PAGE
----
Here is a quote from the book "The Nature of animal healing" by Dr Martin Goldstein: "To judge by your local vet's stern insistence on regular heartworm pills for your dog, you'd think we're in the midst of a brutal epidemic, leaving piles of the dead in its wake. I think there's an epidemic, too, but of a different sort: of disease-causing toxicity instilled in our pets by heartworm preventative pills. Granted, heartworm is a serious condition. An infected mosquito bites your dog, injecting microscopic worms that first hibernate, then gain access to his bloodstream. The worms find their way to the heart, where they grow to as long as twelve inches, constricting the heart's passages and causing symptoms that range from coughing to labored breathing to heart failure. If the image of giant worms literally blocking the life blood of your dog isn't horrifying enough-and it can seem more so when viewing a real heart preserved in a jar of formalin, on display in a veterinarian's office as a sales tactic for heartworm preventative-the fact that they spawn hundreds of thousands of baby larvae, called "microfilaria," which circulate through the bloodstream, is nothing short of grotesque. A few caveats are in order, however. Only a small percentage of dogs who get heartworm die of it, especially if they're routinely tested twice yearly for early detection. Even in untreated dogs, after a period of uncomfortable symptoms, the adult worms die. The microfilaria do not grow into adult worms on their own. To reach the next stage in their life cycle, they have to be sucked back out of the body by another mosquito, and go through the other stages of their maturation process withih the mosquito. Only when that mosquito alights again on a dog and bites it can the microfilaria reenter the bloodstream with the ability to grow into adults. The chances of a microfilaria-infected mosquito biting your dog the first time are slim. Of it happening to the same dog twice? Very slim. And after two decades of pervasive administration of heartworm pills in the U.S., the chances of your dog contracting heartworm in most parts of this country even a first time are slimmer still. Early in my career, I saw and treated hundreds of cases of heartworm disease, most with routine medication, yet witnessed only three deaths. By comparison, we're seeing cancer kill dogs on a daily basis. To my mind, the likelihood that toxicity from the heartworm pills is contributing to the tremendous amount of immune suppression now occurring, especially in cases of liver disease and cancer, is far greater and more immediate than the threat of the disease they're meant to prevent. The most common form of hearworm prevention is a monthly pill taken just before and during mosquito season. It's toxins-ivermectin, for example-sweep through the body, killing any microfilaria that have been introduced by mosquito bites in the previous month, and thus preventing the growth of adult worms. Some brands also contain other toxins to kill intestinal parasites. The other approach to treatment is with daily dose of the drug diethylcarbamazine, starting several weeks before mosquito season. The drugs called for in either course if treatment are, simply put, poisons. Unfortunately, while they kill of microfilaria, they have the toxic effects of poisons, and can be especially damaging to the liver.I've saved a product evaluation for diethylcarbamazine mixed with oxibendazole, a preventative also used for hookworms. The evaluation, published by the company itself in a medical journal, reported that of 2.5 million dogs given the stuff, the company received only 176 reports of problems, including cases of liver toxictity and fatalities. To me, 176 is too many. But also, how may more went unreported? The evaluation concludes, "Of course, not all incidences are reported to the manufacturer, so the true magnitude of occurences is really unknown." The manufacturer would argue, no doubt, that many of the symptoms I've seen cannot be linked in any provable way to any of the heartworm preventatives. Perhaps-though the anecdotal evidence has long since persuaded me not to put dogs on the stuff. But I have seen one obvious, immediate effect of these once-a-month preventatives in case after case: when you give a dog that pill, over the next few days, whereever he urinates outside, his urine burns the grass. Permanently! In some cases, you can't grow grass there until you change the soil. What, I wonder, can it be doing internally to your dog in that time? When the first daily preventative came out, my brother and I witnessed evidence of hemorrhaging in the urine of several dogs put on them. We stopped the medication; the bleeding stopped. We started it up agin; the bleeding resumed. When we reported this to the manufacturere, we were informed that the company was aware of the problem from other complaints. Aware-but not about to pull its product from the shelves. All we could do was to stop giving the medication ourselves to the dogs we treated. Since then, the company has changed the product, diminishing this side effect and bringing it into the realm of acceptability for use in areas of high heartworm incidence. The dogs I treat from puppyhood receive no heartworm preventative pills. It may be said, of course, that I practice in an area where cases of heartworm are pretty infrequent. But while my clinic is in Westchester County, just north of New York City, my practice encompasses patients from around the country. In the last decade, 98 percent of my patients, on my recommendation, have not been given heartworm preventative. In that time, I've seen less than a handull of clinical cases. Two of them I treated herbally, starting with heart support supplements (a heart glandular, vitamin E, co-enzyme Q10) and regular doses of black walnut, an herb known to kill parasites. (It comes in a liquid extract form; I recommend putting a dropperful in the food or mouth at each meal.) The third I treated medically, with a new drug (Immiticide) reported to be a lot less toxic than intravenous arsenic, at a lower-than-recommended dosage. All three are clinically normal-no evidence of heartworm recurrence-years after treatment. As a precaution, I recommend that all dogs be tested twice a yearfor hearworm. For clients who insist on a more active form of prevention, I suggest doses of black walnut given tow to theree times a week, as I've actuallyreversed clinical heartworm with it. (For a thirty-pound dog, one capsule three times weekly during mosquito season in areas that have reported any incidence of heartworm.) We also use a homeopathic nosode. In areas where the chances of heartworm exposure appear greater than those in my own - like southern Florida and the Bahamas, where the chances of contracting it are high- I recommend adding to this regimen the conventional daily heartworm pill, given three times weekly. Veterinarians trained in homeopathy can get your pet on a good nosode prgeam for heartworm prevention.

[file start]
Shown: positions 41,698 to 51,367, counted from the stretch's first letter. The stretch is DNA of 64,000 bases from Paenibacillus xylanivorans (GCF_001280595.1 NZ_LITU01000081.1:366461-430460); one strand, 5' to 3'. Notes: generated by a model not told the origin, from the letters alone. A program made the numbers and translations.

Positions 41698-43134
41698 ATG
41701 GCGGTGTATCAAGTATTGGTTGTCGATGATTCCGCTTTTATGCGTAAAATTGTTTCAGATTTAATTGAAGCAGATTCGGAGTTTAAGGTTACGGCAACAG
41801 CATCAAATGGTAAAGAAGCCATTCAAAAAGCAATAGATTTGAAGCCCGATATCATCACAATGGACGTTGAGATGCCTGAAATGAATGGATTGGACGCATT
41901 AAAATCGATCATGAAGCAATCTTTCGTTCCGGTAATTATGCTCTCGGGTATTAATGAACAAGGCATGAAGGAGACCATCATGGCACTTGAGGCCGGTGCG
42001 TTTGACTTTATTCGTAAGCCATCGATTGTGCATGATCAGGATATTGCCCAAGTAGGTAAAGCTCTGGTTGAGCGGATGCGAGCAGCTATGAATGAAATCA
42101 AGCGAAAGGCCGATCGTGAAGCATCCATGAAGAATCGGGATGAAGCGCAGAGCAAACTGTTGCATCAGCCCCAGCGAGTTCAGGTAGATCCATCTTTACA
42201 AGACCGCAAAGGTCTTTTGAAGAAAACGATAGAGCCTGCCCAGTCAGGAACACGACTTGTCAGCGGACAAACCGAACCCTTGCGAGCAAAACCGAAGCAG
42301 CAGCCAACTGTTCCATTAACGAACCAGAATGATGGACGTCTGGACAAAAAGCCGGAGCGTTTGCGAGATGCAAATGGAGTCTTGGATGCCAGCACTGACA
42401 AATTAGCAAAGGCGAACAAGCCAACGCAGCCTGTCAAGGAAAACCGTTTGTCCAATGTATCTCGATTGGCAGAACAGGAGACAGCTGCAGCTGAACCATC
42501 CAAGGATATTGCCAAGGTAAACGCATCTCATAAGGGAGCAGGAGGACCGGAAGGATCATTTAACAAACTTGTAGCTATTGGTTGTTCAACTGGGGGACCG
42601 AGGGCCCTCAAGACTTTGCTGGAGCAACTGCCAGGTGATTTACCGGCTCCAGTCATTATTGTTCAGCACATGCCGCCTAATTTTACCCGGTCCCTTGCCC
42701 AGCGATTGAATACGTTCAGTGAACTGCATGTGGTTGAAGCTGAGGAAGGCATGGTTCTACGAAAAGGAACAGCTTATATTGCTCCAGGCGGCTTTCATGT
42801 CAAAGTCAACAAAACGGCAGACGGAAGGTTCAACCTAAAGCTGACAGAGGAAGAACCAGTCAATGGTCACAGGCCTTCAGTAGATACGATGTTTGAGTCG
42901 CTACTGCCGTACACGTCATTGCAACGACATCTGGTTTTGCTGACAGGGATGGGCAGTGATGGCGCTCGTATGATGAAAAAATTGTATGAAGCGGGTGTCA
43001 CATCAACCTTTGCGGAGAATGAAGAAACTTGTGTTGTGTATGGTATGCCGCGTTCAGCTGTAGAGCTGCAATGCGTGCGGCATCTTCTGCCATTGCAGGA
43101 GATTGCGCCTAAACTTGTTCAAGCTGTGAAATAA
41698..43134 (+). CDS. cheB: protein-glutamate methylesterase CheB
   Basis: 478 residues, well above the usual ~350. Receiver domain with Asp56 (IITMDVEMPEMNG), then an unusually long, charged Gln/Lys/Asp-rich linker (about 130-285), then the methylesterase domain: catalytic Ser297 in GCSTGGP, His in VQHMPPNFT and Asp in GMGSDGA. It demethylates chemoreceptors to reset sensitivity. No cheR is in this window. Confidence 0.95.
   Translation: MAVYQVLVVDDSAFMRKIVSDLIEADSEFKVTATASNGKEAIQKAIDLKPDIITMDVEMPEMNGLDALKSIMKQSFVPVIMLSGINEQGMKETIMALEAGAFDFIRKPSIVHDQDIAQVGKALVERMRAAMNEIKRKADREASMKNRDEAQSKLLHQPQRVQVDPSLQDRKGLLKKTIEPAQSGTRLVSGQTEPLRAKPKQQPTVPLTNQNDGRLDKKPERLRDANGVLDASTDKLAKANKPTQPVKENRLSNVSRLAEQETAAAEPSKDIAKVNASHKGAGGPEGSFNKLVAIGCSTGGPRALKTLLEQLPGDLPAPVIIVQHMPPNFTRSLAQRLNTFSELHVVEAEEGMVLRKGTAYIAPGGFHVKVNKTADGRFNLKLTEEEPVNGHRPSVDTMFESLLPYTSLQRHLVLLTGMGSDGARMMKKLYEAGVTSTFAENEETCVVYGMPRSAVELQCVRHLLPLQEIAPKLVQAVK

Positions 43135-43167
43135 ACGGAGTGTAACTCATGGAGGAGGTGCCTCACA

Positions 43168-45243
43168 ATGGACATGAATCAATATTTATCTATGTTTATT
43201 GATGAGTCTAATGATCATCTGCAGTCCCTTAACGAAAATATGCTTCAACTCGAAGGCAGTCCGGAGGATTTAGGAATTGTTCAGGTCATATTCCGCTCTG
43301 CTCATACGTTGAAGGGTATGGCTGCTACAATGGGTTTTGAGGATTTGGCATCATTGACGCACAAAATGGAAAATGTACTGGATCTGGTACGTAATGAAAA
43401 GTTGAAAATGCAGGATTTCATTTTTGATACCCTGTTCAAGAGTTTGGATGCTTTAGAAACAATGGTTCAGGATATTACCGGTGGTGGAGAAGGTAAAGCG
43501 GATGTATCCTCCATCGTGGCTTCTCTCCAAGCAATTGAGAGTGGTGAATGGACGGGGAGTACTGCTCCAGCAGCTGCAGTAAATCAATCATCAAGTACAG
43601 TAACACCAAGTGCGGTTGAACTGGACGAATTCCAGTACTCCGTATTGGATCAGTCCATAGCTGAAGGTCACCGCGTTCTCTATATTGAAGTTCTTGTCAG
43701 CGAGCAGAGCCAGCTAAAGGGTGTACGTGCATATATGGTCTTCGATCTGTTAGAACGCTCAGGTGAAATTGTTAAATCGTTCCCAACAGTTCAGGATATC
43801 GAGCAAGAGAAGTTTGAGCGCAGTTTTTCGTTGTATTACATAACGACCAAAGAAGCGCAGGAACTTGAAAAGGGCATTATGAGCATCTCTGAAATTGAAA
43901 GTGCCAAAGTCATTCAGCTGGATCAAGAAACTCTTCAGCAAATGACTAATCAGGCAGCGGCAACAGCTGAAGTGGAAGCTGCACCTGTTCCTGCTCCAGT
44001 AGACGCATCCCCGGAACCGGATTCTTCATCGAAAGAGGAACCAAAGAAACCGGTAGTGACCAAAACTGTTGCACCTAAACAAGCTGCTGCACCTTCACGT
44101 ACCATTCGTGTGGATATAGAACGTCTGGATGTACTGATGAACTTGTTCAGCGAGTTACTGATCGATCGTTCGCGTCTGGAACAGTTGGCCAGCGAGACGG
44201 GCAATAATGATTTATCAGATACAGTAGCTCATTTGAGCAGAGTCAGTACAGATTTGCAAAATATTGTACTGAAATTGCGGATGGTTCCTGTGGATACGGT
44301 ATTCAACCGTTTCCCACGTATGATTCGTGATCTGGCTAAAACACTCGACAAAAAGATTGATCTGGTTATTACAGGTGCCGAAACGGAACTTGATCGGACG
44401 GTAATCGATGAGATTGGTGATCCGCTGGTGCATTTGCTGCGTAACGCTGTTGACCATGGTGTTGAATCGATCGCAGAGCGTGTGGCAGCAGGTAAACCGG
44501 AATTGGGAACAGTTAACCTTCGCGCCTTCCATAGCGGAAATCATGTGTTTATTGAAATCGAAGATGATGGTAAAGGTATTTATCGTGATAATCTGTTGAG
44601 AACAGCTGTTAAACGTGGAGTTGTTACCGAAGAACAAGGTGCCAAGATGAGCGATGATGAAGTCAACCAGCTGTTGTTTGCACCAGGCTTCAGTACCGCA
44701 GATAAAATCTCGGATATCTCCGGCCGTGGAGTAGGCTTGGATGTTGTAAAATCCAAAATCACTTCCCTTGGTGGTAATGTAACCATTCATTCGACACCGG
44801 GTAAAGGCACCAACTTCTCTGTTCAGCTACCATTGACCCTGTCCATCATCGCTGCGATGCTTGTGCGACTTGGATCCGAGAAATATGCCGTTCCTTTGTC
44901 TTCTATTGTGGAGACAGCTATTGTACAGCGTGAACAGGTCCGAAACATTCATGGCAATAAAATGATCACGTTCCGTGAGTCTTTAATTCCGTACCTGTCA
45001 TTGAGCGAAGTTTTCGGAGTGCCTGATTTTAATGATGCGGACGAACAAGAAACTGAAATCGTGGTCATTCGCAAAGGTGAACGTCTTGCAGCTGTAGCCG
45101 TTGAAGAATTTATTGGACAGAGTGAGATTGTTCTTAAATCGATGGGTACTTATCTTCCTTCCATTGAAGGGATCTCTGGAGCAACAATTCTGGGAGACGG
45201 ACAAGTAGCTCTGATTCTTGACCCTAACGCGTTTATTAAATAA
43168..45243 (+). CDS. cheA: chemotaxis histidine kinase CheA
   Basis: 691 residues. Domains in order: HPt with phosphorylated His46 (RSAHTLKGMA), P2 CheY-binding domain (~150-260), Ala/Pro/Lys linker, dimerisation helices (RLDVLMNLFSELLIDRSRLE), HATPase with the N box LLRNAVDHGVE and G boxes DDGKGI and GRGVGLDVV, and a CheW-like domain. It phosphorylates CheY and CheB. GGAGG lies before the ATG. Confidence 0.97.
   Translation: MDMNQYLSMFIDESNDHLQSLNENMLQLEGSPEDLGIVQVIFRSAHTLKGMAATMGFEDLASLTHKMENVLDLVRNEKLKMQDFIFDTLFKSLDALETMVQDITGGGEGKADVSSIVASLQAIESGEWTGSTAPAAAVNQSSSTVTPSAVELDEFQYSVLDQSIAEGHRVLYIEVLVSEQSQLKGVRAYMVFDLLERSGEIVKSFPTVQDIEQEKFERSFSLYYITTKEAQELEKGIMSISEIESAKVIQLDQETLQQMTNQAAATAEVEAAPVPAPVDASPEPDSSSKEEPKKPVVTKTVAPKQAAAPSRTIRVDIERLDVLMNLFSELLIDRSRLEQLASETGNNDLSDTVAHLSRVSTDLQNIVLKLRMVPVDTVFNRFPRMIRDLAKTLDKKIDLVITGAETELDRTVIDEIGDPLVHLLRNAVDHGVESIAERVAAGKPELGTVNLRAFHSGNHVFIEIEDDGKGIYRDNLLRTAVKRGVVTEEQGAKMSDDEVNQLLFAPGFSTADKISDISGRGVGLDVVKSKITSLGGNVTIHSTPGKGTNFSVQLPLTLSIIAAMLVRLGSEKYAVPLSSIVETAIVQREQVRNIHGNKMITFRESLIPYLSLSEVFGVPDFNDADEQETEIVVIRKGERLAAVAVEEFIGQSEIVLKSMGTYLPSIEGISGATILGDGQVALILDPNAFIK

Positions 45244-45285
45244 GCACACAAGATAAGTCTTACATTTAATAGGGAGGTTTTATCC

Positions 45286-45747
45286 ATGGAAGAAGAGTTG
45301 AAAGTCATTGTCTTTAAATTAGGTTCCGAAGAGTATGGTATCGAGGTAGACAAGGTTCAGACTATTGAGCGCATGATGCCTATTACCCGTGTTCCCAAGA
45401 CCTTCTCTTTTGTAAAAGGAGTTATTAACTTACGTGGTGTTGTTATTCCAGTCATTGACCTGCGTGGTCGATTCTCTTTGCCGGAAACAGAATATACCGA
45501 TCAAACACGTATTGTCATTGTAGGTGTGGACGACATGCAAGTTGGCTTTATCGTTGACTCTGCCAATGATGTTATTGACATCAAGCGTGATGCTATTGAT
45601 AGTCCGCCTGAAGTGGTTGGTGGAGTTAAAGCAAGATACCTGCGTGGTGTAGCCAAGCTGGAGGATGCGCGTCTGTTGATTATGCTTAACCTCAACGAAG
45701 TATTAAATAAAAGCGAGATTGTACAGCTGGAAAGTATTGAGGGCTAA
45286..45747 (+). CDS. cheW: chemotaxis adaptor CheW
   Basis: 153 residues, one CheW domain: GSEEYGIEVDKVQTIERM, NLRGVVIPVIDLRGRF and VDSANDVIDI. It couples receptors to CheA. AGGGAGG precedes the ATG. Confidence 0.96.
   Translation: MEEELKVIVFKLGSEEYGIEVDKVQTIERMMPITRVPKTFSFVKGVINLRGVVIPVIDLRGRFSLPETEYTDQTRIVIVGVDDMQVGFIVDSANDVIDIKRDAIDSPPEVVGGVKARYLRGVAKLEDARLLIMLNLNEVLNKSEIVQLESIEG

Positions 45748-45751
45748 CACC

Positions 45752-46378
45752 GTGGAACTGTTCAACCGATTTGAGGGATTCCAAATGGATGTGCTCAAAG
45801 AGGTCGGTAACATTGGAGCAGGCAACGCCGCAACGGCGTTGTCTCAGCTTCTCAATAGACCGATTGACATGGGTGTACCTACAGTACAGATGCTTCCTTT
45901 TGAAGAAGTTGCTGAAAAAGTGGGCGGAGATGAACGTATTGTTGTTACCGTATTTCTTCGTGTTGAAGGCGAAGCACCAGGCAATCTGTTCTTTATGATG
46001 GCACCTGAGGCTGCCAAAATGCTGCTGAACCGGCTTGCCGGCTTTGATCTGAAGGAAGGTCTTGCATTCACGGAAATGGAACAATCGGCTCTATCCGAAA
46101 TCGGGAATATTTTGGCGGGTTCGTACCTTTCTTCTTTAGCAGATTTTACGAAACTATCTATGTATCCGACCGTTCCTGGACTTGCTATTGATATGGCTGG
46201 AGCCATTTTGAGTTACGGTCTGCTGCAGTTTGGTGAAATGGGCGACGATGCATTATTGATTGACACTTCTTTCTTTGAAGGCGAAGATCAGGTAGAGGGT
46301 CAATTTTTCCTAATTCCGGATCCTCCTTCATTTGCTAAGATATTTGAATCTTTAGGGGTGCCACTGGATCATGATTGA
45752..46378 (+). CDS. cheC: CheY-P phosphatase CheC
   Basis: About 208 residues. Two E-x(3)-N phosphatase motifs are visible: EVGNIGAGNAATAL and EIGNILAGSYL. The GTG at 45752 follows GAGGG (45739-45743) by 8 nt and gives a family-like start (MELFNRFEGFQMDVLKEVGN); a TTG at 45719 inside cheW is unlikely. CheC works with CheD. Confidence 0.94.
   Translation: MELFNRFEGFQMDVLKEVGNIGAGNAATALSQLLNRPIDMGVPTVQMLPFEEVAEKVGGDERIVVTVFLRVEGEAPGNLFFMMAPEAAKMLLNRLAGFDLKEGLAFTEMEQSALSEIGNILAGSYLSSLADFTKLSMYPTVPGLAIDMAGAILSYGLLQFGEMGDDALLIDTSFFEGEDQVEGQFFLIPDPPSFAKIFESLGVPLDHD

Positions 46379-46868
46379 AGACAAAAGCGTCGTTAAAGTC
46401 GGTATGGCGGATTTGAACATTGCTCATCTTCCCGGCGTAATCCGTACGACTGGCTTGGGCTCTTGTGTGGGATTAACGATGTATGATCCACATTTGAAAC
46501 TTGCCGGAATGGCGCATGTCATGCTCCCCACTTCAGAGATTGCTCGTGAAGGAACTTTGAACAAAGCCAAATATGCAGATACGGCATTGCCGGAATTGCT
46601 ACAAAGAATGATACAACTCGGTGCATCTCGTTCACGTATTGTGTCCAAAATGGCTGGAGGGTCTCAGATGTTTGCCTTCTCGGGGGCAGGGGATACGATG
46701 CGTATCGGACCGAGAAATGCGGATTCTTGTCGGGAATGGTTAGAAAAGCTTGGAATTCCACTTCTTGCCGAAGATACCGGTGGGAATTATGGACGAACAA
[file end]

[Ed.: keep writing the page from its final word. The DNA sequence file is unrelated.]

I LOVE his book! I have it all marked up and highlighted!